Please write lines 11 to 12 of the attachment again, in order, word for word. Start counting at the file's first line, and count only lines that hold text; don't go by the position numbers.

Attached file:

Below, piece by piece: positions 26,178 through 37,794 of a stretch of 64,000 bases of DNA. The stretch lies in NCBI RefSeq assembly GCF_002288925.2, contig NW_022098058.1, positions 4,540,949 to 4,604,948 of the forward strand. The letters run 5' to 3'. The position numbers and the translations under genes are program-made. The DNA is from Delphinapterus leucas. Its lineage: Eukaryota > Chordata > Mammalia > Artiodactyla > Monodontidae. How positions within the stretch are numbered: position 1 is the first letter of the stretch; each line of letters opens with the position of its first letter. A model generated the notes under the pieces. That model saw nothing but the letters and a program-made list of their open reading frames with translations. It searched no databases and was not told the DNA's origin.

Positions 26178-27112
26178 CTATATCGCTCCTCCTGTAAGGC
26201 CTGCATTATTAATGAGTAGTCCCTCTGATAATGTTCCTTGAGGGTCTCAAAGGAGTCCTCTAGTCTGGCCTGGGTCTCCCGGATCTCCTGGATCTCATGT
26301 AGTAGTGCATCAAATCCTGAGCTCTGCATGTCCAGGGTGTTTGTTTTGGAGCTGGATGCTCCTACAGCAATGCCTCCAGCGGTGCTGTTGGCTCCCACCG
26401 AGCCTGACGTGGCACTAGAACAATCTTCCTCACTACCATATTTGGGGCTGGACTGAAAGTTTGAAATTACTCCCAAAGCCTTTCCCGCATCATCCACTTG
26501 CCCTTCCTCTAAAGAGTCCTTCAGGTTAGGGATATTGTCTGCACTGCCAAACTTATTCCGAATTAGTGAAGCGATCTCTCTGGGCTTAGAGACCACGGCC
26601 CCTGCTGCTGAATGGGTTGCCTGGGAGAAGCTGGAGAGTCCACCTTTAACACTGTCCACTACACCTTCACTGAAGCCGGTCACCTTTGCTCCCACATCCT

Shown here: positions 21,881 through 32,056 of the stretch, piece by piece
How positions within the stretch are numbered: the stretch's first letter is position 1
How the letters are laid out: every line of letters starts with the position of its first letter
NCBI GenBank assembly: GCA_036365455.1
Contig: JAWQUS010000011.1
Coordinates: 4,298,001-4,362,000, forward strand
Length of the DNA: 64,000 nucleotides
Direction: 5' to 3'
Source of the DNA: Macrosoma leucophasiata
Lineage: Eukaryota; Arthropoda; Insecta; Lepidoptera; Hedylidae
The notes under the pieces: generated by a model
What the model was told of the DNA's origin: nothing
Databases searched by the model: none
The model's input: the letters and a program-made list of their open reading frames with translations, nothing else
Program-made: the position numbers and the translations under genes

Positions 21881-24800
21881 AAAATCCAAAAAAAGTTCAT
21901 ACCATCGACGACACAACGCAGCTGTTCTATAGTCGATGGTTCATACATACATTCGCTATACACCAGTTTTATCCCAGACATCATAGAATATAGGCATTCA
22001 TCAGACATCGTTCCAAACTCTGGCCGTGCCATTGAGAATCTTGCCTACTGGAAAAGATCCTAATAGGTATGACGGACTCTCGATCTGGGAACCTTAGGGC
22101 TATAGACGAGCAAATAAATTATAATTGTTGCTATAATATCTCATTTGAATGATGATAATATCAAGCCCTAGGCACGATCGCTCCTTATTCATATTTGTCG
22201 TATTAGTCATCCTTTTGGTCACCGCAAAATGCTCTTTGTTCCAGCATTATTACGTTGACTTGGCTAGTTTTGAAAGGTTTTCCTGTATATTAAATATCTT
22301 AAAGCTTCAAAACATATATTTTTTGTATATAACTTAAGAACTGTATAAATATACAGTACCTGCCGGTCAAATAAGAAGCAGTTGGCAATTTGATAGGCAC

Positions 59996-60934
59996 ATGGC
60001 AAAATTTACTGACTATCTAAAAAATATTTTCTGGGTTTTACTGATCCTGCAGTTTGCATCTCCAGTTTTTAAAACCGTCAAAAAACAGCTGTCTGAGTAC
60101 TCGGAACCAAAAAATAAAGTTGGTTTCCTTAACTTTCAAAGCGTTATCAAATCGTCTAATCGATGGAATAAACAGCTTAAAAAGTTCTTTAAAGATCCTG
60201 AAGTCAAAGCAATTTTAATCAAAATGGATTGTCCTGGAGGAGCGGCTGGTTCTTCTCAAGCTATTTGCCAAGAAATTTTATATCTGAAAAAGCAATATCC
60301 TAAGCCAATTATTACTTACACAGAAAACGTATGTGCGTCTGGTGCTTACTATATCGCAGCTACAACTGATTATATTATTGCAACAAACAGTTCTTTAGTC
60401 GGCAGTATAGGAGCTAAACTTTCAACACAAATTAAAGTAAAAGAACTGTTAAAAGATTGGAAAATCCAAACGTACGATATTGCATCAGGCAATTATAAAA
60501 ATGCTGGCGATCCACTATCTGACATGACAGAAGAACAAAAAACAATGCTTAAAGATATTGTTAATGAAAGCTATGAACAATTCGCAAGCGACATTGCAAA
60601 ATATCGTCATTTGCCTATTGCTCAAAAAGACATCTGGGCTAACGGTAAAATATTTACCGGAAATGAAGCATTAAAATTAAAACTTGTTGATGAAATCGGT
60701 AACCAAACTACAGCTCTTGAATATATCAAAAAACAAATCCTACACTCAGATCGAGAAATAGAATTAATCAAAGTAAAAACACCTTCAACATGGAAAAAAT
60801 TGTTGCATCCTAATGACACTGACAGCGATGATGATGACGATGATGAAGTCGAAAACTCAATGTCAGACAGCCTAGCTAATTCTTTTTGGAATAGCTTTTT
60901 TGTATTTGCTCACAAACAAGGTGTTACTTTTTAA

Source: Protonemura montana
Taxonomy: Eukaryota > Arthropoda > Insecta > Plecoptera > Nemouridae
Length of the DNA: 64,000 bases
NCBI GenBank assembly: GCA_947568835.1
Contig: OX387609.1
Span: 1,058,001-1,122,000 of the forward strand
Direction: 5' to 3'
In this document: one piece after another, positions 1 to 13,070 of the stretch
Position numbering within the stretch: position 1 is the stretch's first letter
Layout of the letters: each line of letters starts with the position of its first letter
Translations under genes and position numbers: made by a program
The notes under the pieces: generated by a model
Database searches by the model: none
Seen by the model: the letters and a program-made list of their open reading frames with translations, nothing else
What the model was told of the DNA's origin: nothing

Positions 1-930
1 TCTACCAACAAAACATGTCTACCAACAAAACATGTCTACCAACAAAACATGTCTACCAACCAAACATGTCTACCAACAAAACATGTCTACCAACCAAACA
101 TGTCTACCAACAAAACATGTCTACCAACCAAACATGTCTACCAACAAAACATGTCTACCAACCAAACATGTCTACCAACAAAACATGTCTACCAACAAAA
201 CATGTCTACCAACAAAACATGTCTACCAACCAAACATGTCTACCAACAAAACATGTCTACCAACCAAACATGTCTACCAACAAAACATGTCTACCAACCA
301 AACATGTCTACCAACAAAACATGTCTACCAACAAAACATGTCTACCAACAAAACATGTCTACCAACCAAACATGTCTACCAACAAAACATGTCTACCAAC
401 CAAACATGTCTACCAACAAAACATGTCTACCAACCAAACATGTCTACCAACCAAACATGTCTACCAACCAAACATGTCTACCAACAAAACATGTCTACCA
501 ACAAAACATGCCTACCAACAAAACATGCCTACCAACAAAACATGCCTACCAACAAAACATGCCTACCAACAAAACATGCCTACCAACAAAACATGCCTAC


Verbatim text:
How the letters are laid out: every line of letters starts with the position of its first letter
NCBI GenBank assembly: GCA_036365455.1